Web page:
So instead of relying on burning coal to produce supercritical steam, this method demonstrates that the power plants of the future could be using the zero emission energy of the sun to reach peak efficiency levels – and at a cheaper price.

While the technology may be a fair way off commercial development, this achievement is a big step in paving the way for a low cost, low emission energy future.

 The $5.68 million research program is supported by the Australian Renewable Energy Agency and is part of a broader collaboration with Abengoa Solar, the largest supplier of solar thermal electricity in the world. 

For media inquiries, contact Simon Hunter – Phone: +61 3 9545 8412 Email: simon.hunter<at>csiro.au


  1. Every Government MP needs to see this innovation and get seriously behind efforts to deploy and expand it’s implementation.Our planet can’t wait.I’ve already contacted my MP Alan Tudge.

  2. I’m curious if towers like this could concurrently be used for desalination considering they’re boiling water in the process any way? I understand that the salt may have a corrosive effect which would be a deterrent but it seems like the two processes could go easily hand in hand. Are you aware of any research regarding this?

    1. Hi Talia. I’ll pass this over to one of our scientists working on this project, Mike Collins:

      “The water used in steam cycles is very pure and pH controlled to address the corrosion issues that you have mentioned.

      However there are some interesting opportunities for combining CSP with desalination. CSIRO is an active member of SolarPACES, who are coordinating a stream of work in this area: http://www.solarpaces.org/tasks/task-vi-solar-energy-and-water-processes-and-applications/concentrating-solar-power-and-desalination-plants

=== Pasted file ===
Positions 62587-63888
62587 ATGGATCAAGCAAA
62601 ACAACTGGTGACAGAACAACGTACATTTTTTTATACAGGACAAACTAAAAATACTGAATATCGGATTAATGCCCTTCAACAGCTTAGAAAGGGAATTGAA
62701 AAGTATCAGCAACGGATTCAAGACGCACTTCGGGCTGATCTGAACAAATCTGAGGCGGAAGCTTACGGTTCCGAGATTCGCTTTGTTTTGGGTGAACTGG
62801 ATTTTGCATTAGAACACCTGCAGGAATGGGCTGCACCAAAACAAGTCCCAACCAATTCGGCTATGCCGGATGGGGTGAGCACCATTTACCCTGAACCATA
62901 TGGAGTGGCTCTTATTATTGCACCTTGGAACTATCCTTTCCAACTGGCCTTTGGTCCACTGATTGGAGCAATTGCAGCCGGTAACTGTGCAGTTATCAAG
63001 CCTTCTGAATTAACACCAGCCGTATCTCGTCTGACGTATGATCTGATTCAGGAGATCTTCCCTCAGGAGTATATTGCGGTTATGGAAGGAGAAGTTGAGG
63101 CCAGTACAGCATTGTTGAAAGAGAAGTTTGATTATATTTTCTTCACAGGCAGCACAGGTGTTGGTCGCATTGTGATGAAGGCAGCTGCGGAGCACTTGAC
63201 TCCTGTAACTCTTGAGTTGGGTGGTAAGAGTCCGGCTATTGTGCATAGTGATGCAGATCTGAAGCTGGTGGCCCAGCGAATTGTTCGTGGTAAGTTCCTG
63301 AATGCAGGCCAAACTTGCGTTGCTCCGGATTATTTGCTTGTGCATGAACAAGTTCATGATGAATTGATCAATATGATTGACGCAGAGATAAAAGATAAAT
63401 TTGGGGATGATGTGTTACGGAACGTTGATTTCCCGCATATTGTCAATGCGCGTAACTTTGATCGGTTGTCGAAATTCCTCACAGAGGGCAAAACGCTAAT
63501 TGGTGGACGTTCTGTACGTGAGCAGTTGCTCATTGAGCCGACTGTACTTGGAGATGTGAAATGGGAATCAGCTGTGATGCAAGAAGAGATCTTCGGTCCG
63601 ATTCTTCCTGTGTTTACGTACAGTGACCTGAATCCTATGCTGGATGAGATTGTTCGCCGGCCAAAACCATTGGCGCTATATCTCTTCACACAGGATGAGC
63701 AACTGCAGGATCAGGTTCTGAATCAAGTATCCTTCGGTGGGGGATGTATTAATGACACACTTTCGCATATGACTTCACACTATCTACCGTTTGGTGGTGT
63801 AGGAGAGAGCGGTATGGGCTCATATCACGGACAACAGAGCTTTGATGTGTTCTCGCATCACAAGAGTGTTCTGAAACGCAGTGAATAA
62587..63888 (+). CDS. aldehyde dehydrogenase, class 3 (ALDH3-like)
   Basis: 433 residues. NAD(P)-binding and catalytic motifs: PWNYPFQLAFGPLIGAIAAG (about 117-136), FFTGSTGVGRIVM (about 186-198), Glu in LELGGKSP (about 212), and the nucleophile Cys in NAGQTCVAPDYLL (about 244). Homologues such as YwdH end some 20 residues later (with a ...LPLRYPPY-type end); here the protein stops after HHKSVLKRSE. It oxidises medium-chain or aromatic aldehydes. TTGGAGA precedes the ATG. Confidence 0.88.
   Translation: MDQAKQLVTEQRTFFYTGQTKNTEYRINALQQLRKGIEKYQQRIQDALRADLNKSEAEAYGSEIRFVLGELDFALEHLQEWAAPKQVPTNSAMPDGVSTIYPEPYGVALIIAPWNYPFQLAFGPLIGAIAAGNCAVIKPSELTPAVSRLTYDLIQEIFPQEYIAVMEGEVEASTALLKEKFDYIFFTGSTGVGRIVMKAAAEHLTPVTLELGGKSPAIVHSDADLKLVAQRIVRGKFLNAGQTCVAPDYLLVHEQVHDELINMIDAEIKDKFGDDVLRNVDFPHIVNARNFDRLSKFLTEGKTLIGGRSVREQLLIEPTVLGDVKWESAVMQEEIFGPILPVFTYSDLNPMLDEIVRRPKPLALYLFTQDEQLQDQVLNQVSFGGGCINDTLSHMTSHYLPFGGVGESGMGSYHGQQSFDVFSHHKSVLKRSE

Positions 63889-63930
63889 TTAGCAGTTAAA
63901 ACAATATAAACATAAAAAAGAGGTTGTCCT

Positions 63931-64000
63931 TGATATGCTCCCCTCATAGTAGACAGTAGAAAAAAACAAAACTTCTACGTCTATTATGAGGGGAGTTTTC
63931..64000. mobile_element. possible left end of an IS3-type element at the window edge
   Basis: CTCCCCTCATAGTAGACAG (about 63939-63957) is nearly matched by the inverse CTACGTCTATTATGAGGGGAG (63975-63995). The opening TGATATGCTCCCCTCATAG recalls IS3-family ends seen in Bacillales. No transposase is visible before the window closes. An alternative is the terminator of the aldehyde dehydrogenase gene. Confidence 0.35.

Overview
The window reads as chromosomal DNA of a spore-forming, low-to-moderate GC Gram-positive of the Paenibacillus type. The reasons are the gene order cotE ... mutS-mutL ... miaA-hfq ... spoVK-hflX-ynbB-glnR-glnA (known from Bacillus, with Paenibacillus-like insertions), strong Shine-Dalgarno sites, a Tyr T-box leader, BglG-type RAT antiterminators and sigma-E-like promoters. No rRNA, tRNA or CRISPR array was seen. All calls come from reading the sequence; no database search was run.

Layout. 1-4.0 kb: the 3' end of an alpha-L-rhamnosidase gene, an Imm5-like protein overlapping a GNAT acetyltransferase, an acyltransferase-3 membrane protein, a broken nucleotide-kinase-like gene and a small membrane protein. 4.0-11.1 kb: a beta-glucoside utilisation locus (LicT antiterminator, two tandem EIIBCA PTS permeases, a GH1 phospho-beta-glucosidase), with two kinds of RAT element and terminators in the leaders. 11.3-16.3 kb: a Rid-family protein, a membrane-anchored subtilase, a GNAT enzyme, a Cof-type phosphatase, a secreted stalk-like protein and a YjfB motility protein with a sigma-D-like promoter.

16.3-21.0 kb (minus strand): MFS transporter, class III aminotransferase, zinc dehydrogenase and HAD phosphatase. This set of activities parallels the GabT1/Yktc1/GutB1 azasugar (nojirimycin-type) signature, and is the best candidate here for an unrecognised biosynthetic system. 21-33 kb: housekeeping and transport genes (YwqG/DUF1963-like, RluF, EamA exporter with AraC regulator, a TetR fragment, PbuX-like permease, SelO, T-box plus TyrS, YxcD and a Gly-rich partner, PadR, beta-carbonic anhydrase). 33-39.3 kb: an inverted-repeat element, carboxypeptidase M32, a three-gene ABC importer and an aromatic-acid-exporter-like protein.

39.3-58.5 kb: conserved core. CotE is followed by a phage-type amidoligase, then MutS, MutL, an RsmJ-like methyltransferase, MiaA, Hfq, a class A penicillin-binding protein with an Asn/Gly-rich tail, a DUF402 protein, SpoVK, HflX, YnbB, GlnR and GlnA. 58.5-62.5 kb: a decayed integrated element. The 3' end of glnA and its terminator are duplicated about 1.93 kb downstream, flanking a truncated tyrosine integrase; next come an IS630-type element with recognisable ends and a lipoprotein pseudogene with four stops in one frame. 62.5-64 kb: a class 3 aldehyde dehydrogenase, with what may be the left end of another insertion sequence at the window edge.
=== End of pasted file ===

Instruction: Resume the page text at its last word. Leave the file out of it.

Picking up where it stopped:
1. Dear Mr. Kachel,
        I host and produce a public radio program that airs throughout Southern California on Saturday mornings at 10-11am on Pacifica Radio KPFK 90.7 FM. We produce feature length interviews with authors, inventors, scientists and entrepreneurs. Our most famous guests last year would probably be Former President Al Gore and U.S. Astronaut Buzz Aldrin, but we specifically seek out lesser known equally geeky guests including Dr. Leonard Kleinrock, the UCLA professor who ran the lab at UCLA that sent the first message to Stanford on the ARPANET, the predecessor to the internet.
        I read CSIRO’s recent blog post “Our solar team sets a hot and steamy world record” and would like to discuss your achievement of a world record for steam pressure and temperature in your experimental solar thermal power plant.
        Brandon Barney
        Producer and Co-Host
        Digital Village Radio
        Saturdays 10:00-11:00 AM Pacific Time
        KPFK/Pacifica (90.7/93.7/98.7/99.5 FM)
        Los Angeles/San Diego/Santa Barbara/China Lake

  3. Remind me again why the Federal Government is cutting back on Science?

    1. In a word – Coal

  4. Amazing stuff. Scientific research like this should be given greater funding.

    1. I agree

  5. This is so very exciting I will deferentially be following this technology developments progress. Congratulations CSIRO